The pandemic has accelerated the decline of local journalism in thousands of small towns across this nation. But because of readers like you, we’re not letting that happen here. The stakes are too high. Our future is too important. Support Hawaii’s nonprofit newsroom today!
Civil Beat has raised $84,000 towards our $200,000 goal!
The state has a constitutional obligation to protect productive farmland, Hawaii Supreme Court justices were told Thursday during oral arguments in a lawsuit challenging a land reclassification for D.R. Horton’s 11,750-home Hoopili development.
The justices heard oral arguments Thursday morning in the lawsuit by the Sierra Club and former Sen. Clayton Hee, who contend that the state Land Use Commission’s 2012 decision to reclassify 1,500 acres of agricultural land violated the state constitution.
Attorney Eric Seitz argued on behalf of the plaintiffs that the state is supposed to designate “important agricultural lands,” but has so far made little headway. The land that’s slated to become Hoopili would fit most of the criteria for that designation, Seitz contended, and its loss would remove the best farmland in the state.
The oral arguments were the culmination of years of debate over the project that D.R. Horton has been working to push through Hawaii’s lengthy permitting process since 2008. The City Council passed a bill to approve rezoning the land from agricultural to urban May 6 and Mayor Kirk Caldwell signed it May 20.
Caldwell emphasized that Hoopili will help ease the city’s affordable housing crisis by providing thousands of homes for moderate-income families, along with about 100 rentals.
The development has been staunchly opposed by environmentalists who see the paving over of productive farmland as counterproductive in a state where 85-90 percent of food is imported.
That concern seemed to resonate with Associate Justice Richard Pollack, who grilled defense attorneys and noted that the amount of agricultural land in the state rated as having the highest potential had fallen from 53,000 to 41,000 acres.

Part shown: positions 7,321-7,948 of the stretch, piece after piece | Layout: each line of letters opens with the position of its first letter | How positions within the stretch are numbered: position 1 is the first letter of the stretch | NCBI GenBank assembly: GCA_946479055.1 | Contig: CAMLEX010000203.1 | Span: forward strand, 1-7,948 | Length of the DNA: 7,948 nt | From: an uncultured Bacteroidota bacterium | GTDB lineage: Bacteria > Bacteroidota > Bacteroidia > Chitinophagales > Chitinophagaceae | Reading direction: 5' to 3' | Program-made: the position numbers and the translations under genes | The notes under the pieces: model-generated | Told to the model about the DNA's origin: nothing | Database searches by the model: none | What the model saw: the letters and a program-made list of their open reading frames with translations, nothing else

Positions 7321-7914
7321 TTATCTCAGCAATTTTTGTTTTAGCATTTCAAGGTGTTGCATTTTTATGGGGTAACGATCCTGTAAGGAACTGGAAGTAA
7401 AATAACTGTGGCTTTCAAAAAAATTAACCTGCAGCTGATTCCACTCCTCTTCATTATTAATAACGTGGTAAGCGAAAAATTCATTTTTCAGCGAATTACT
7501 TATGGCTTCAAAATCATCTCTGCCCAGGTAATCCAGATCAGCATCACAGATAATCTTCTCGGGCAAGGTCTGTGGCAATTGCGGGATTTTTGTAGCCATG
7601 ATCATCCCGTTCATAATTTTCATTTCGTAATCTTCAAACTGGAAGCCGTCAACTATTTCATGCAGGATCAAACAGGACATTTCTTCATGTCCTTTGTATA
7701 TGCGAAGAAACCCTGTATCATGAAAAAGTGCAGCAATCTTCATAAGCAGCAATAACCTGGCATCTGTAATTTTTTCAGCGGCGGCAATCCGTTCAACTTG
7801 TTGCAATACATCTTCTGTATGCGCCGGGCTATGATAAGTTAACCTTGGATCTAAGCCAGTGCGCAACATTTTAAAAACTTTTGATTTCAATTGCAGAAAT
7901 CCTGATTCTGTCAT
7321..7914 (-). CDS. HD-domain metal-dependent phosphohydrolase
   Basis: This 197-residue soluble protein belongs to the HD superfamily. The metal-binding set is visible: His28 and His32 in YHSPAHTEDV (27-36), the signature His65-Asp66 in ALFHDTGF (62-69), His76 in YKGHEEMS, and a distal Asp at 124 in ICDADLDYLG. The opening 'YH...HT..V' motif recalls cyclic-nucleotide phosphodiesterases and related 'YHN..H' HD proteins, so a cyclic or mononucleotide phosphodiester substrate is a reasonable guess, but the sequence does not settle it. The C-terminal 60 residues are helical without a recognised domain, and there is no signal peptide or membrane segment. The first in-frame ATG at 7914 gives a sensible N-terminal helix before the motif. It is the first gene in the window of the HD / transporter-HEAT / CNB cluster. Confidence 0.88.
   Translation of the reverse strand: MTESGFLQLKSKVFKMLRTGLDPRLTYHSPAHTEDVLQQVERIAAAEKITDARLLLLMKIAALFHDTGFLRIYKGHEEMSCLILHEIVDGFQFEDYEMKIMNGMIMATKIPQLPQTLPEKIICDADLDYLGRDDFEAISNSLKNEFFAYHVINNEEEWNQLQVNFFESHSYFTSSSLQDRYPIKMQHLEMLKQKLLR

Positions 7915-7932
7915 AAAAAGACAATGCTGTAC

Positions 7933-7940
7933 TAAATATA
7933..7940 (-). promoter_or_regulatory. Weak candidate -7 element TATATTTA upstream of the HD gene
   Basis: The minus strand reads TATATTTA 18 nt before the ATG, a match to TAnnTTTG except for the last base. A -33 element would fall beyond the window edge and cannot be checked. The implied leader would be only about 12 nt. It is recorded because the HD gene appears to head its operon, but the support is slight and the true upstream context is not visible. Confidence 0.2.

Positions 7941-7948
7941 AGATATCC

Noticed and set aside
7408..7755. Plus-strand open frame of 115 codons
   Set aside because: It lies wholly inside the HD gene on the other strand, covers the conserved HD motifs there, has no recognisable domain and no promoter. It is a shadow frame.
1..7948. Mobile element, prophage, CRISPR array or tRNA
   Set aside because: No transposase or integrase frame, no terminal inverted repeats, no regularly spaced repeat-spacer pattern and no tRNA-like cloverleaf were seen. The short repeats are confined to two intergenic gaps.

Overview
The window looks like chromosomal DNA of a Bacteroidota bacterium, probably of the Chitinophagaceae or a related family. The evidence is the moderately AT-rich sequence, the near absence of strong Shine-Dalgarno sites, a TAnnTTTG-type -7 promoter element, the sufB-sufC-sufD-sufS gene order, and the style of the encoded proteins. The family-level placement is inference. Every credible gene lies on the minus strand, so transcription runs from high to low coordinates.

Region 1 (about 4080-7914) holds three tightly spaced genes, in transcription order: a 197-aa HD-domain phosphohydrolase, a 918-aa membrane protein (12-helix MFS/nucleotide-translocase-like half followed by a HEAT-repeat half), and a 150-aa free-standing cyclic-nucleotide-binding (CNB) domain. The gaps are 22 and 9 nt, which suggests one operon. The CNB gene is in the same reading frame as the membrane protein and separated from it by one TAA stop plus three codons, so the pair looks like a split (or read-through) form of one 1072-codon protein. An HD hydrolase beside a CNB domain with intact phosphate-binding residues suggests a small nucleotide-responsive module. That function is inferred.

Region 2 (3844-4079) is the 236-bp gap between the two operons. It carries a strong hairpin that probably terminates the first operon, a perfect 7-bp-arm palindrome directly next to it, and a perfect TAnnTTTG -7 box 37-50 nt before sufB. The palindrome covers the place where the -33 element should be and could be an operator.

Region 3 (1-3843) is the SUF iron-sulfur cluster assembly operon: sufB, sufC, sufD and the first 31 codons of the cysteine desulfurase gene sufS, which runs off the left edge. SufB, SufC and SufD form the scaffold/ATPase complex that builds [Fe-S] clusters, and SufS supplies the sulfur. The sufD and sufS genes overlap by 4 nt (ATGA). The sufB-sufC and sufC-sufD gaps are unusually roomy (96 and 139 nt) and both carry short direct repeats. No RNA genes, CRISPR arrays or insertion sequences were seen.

“It seems to me that it’s been trumpeted that we’ve only lost 22 percent of that land,” Pollack said. “Keeping up at that rate there won’t be any in 100 years.”
Associate Justice Paula Nakayama questioned Seitz about whether Hoopili could ever be designated as “important agricultural land,” given that it’s within the urban growth boundary.
That’s a key argument by the defense, who contend that Hoopili’s location makes it ineligible for an agricultural designation. In their answering brief, attorneys representing D.R. Horton and the state said the lack of such a status is the plaintiffs’ “fatal flaw.”
After the hearing, Seitz said he felt comfortable answering the justices’ questions but couldn’t predict how or when they’ll rule.
“It could be next week, and it could be next year,” he said. The court is also considering a similar case challenging Castle & Cooke’s Koa Ridge development that Seitz also argued on behalf of the Sierra Club last month.
Gregory Kugle, attorney for D.R. Horton, said he thought the hearing went well.
“Overall we are optimistic that the court will see that the Land Use Commission did a thorough review and also consider the very important general plan and development plan that the city and county has had for Ewa for over 40 years,” he said.
The attorneys clashed on whether there’s enough farmland available to make up for the loss of some of it if Hoopili is built.
D.R. Horton attorneys referred the justices to testimony by consultant Bruce Plasch, who concluded that there are nearly 30,000 acres of high quality farmland that are not being farmed.